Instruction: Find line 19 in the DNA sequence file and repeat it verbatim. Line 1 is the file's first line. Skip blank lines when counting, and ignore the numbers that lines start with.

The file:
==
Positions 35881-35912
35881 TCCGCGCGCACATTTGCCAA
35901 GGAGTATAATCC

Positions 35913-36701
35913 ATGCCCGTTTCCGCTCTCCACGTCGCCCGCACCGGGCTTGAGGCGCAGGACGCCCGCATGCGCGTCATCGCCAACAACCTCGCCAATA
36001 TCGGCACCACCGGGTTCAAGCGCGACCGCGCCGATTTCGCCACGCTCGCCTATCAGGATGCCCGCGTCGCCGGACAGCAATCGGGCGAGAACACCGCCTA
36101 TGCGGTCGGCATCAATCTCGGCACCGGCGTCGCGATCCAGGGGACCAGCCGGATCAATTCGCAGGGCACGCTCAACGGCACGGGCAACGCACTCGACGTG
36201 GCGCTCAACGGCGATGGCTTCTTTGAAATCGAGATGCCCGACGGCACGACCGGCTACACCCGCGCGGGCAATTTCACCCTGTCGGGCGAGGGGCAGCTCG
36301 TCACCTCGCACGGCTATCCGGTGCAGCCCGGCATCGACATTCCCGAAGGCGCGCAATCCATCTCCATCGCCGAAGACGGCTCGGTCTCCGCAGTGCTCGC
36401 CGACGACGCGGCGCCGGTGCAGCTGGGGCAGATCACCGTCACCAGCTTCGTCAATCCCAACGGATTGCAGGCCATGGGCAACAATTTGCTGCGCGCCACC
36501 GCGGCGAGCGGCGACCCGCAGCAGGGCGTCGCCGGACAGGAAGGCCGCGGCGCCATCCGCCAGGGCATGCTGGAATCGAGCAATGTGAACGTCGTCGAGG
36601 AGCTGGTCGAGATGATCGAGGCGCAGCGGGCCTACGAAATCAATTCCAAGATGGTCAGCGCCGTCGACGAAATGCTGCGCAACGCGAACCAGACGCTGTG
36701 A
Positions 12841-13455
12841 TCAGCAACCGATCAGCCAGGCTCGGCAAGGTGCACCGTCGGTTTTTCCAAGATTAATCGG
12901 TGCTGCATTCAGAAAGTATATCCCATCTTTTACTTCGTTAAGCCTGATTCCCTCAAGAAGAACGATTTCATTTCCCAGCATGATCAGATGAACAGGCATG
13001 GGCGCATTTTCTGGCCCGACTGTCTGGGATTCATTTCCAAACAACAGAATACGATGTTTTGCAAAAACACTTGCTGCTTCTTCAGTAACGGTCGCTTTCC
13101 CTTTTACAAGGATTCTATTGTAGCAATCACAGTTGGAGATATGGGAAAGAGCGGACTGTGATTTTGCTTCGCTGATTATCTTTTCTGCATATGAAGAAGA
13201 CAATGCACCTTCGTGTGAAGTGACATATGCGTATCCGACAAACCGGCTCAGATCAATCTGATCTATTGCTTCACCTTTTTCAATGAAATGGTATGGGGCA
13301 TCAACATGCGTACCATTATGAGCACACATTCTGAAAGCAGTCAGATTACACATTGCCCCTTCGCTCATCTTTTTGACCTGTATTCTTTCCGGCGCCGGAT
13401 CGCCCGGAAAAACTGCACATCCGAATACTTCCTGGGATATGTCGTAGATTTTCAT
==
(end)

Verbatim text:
13201 CAATGCACCTTCGTGTGAAGTGACATATGCGTATCCGACAAACCGGCTCAGATCAATCTGATCTATTGCTTCACCTTTTTCAATGAAATGGTATGGGGCA